The Waduni broke the silence first.  “I will tell stories, and I will tell you my name when the time is right and before the fire burns low.  But I will tell you first who you are to the Waduni people.  My great uncle is Chief Lenana of the Ibutho you spoke of.  My grandfather lost his cattle long ago and my father and I have been Waduni all our lives.  But the Ibutho still have some concern even for worthless people. 
“The Chief Lenana has sent a message to my father that we should watch for the white boy who hunts without weapons.  The Chief said that this white boy does not own cattle and is not worthy to be an Ibutho, but that he is as a Waduni to the white people.  My great uncle said we should be honored to have him among the Waduni.
“You are called Dave among the white people,” the Waduni said. “I know that among the Kulima you are known as he who understands.  My great uncle says that among the Ibutho you are called he who listens. Among the Waduni you are now called the hunter without weapons.
“The Waduni is honored to share the fire with the white boy hunters and their white Waduni friend.” The dark skinned hunter paused.  “Soon I must get the bushbuck that I shot.  I must get it before the leopard comes for it.  Then we can eat and share the stories of the firelight, and I would be honored to stay the night with you.”
“You mean you have not tracked it down yet?” Scott asked. “It is almost dark. How will you find it?”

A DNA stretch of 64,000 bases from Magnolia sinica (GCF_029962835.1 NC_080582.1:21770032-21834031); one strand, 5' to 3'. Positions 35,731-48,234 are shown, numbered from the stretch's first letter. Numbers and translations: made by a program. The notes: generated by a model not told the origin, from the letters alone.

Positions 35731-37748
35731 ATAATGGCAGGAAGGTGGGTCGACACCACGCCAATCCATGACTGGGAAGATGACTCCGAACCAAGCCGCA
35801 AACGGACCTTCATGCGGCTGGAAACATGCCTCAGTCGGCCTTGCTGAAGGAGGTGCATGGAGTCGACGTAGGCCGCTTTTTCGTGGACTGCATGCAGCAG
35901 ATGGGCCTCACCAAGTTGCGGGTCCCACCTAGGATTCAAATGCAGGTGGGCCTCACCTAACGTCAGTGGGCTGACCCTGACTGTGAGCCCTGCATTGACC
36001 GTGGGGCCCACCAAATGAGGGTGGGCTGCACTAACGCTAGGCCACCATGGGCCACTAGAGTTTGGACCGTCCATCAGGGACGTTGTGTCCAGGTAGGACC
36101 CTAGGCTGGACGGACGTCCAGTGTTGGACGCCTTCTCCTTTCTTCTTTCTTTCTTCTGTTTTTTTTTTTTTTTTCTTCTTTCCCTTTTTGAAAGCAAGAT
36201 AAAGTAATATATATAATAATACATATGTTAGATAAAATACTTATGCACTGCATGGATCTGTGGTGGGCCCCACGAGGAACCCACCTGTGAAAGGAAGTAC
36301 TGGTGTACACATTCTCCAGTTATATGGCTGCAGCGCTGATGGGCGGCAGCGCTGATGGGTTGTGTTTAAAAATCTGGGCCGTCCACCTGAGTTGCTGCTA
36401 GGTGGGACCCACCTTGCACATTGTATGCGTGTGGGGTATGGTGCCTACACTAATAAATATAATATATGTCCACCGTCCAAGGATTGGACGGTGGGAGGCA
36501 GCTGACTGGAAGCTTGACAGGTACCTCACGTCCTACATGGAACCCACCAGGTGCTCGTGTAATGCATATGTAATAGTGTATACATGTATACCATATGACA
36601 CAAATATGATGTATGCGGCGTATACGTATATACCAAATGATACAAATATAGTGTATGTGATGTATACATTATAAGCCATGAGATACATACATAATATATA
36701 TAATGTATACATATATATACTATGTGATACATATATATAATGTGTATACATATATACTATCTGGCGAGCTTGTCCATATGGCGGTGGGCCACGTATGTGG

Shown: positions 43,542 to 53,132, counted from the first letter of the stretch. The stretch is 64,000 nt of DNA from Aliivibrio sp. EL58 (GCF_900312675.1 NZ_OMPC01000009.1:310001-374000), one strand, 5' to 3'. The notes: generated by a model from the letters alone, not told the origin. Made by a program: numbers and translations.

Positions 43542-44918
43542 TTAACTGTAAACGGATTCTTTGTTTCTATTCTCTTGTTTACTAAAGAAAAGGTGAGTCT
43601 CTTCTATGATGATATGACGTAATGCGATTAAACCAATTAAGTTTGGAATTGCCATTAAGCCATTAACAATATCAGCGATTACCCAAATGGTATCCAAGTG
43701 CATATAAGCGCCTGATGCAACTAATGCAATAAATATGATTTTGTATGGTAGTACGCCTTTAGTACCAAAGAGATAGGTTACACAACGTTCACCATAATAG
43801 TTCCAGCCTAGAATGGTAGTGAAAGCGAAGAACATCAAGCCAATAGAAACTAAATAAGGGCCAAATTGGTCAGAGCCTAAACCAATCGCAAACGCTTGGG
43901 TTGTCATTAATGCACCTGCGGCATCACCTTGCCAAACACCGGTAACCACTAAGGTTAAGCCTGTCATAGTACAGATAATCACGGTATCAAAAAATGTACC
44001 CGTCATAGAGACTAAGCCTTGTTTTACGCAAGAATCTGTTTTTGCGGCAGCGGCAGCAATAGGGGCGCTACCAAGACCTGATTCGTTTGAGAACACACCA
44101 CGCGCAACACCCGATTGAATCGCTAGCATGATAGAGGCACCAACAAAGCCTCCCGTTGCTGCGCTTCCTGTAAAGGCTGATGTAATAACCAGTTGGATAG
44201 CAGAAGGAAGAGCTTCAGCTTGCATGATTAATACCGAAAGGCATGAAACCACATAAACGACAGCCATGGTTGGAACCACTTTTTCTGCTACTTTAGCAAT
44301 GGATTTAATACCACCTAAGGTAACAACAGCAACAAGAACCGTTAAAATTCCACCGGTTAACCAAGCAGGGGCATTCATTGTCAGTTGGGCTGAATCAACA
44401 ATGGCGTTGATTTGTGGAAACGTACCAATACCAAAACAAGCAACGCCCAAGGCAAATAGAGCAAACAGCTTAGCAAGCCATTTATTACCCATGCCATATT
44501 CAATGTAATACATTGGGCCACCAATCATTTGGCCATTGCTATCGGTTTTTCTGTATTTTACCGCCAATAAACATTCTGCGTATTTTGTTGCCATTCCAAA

“Your white Waduni friend can answer for me,” the Waduni replied.  “He has not tracked the bushbuck, but the hunter without weapons also knows already where it lies.  
“My father heard that you travel near our village through these forests between the rains.  He sent me to look for you to send his greetings.  I followed to see if you were the white Waduni.  I can now tell my village that I saw with my own eyes how it took two hunters to take one bird with two weapons, while another hunter took two birds with no weapon.  I have heard no stories of a Waduni doing that before. “  
“I am humbled that the father of my Waduni friend would send a greeting,” Dave answered quietly, “but now you will know that the stories told at the fires are bigger than the white boy who sits before you. If you are going to get the bushbuck, you would honor me if you would take these two hunters of the bow with you and show them your ways.  Words cannot teach like the feet. ” 
“Come, hunters of the bow,” the Waduni said.  He stood up with a flash of white teeth.  “The hunter without weapons wishes us to leave him alone for a little while.” 
Brad and Scott stood up; Scott beamed his gratitude to Dave, as both boys followed the Waduni into the darkness. 
Dave gritted his teeth as he slowly stood up while watching his friends disappear.  Muscle spasms and cramping shot streaks of pain up his weak back and legs.  Sweat began to pour down his cheeks and a quiet moan escaped his lips as he straightened his back.  Dave ached, but mostly, he ached in his heart for the strength to hunt with a bow.   
He stood looking at the two arrows still lodged in the tree and nodded to himself quietly.  Then the hunter without weapons went to check on his traps.